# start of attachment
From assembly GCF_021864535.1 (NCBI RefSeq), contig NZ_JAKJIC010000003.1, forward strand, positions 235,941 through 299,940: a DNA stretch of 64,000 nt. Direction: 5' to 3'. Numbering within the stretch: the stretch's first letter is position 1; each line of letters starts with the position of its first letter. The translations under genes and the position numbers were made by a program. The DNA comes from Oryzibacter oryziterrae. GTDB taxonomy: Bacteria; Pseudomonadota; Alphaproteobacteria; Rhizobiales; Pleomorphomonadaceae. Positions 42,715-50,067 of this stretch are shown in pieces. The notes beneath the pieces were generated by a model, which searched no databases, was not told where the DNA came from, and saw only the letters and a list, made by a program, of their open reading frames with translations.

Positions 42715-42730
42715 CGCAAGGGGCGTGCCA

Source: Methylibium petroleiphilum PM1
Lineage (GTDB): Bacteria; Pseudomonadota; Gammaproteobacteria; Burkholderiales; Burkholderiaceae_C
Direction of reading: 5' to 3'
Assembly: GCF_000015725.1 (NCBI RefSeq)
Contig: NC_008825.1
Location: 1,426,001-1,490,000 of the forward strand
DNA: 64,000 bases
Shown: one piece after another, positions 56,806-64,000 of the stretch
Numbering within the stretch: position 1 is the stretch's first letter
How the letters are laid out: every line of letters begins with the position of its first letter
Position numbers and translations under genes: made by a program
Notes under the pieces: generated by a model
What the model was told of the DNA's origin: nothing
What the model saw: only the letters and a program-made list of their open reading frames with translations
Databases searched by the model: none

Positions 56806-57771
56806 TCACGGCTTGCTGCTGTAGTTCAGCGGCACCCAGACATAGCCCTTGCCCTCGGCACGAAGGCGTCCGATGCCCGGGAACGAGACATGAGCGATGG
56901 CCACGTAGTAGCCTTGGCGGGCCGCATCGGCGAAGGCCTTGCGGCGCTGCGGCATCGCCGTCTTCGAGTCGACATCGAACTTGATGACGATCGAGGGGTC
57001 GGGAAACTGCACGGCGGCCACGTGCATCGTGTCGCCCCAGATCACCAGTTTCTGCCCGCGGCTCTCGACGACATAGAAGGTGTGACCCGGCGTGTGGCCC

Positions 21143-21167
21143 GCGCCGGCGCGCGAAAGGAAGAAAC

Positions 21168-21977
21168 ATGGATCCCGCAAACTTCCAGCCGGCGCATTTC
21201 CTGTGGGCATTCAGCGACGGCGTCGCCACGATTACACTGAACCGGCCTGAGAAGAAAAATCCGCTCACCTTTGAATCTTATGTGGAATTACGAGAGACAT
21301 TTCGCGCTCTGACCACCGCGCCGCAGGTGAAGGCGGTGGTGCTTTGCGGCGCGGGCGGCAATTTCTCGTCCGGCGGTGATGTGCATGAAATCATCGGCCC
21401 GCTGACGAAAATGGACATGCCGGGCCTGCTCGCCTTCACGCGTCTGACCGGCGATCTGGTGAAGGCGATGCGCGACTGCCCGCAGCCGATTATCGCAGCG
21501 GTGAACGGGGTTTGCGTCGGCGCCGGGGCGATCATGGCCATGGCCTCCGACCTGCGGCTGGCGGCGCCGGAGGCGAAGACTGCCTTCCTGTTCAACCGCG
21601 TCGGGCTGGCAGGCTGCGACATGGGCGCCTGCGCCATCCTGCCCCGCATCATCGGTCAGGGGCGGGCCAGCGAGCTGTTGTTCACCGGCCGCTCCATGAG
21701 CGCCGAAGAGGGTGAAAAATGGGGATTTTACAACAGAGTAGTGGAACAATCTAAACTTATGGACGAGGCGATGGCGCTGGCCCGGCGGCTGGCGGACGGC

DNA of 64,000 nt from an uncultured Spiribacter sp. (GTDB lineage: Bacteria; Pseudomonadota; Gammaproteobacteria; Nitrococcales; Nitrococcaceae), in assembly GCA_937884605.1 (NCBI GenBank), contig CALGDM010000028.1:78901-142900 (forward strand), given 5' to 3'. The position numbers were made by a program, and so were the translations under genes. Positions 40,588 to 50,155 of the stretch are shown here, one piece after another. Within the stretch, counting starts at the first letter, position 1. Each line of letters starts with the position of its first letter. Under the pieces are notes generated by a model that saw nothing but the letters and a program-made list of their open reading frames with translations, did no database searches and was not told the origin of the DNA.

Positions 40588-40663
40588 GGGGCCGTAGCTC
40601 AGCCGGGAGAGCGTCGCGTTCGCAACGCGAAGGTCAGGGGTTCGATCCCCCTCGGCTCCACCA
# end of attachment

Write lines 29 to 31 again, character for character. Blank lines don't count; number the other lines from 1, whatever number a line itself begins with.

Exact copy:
21401 GCTGACGAAAATGGACATGCCGGGCCTGCTCGCCTTCACGCGTCTGACCGGCGATCTGGTGAAGGCGATGCGCGACTGCCCGCAGCCGATTATCGCAGCG
21501 GTGAACGGGGTTTGCGTCGGCGCCGGGGCGATCATGGCCATGGCCTCCGACCTGCGGCTGGCGGCGCCGGAGGCGAAGACTGCCTTCCTGTTCAACCGCG
21601 TCGGGCTGGCAGGCTGCGACATGGGCGCCTGCGCCATCCTGCCCCGCATCATCGGTCAGGGGCGGGCCAGCGAGCTGTTGTTCACCGGCCGCTCCATGAG